Family Entertainment Centers Inc., which owns 12 Chuck E. Cheese restaurants in Virginia and Maryland, has announced that its pending bankruptcy proceedings will force the publicly held company to go private.
The Rockville-based company, which filed for bankruptcy protection in August owing its creditors $7.6 million, said that its lead banks and creditors committee appears ready to adopt a reorganization plan that will discontinue the company's public status.
"Although it is premature to describe the details of the proposed plan, . . . under no reasonable set of circumstances can it be anticipatd that the company's shareholders will retain their interest in the reorganized debtor," the company announced.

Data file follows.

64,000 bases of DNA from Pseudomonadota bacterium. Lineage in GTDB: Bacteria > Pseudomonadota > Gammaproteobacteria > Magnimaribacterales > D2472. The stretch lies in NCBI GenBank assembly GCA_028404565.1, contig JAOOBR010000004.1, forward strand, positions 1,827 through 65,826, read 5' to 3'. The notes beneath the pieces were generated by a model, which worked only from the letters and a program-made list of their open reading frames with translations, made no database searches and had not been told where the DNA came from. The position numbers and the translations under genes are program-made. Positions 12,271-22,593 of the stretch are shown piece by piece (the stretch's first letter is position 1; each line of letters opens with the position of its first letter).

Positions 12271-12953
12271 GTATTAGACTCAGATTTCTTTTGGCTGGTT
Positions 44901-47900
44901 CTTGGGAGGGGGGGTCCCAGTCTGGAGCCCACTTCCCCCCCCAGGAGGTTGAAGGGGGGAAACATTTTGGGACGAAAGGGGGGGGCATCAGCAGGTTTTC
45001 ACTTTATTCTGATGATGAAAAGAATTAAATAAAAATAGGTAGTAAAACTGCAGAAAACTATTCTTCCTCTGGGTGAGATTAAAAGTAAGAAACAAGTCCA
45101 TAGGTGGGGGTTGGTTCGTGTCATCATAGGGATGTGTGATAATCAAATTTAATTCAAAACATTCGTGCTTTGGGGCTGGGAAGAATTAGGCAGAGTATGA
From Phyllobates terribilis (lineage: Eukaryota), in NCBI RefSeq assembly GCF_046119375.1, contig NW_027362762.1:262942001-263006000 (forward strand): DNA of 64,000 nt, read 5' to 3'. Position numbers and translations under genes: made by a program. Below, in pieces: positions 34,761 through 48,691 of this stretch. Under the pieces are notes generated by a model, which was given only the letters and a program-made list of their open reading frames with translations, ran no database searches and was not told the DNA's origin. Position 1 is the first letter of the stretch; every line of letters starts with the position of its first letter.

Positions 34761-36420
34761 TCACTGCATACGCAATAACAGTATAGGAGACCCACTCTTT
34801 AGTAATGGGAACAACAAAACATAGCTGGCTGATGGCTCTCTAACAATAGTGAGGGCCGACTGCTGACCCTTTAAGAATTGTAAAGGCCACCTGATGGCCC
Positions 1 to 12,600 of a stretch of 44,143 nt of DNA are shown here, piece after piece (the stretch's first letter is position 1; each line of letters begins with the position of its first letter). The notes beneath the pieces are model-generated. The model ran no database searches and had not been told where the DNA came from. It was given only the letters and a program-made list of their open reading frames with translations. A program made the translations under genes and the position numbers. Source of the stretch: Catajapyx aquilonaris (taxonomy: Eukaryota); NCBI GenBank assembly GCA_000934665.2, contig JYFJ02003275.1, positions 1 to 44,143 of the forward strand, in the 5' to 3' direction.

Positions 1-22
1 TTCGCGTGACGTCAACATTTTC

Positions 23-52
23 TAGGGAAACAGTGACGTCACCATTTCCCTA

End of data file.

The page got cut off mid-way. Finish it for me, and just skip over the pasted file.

As a result, the company last week asked that trading in its stock, then selling for 13 cents a share, be halted. Shares in the company had been sold publicly for less than two years, with the high at about $12.75 a share.
Despite the reorganization, company officials said its 12 Chuck E. Cheese's Pizza Time Theatres will continue to operate. However, company officials hae noted that they ultimately want to reduce the number of restaurants to five or six.
Chuck E. Cheese Pizza is a nationwide chain that offers customers pizza and video games. Family Entertainment Centers was the largest and most successful franchise of these outlets, which started springing up across the country four years ago.But beginning last May, sales began to drop, partly because of the decline in the popularity of video games and increased competition.
Although the company is generating a positive cash flow from operations, it has said that it is not earning enough to repay its debt.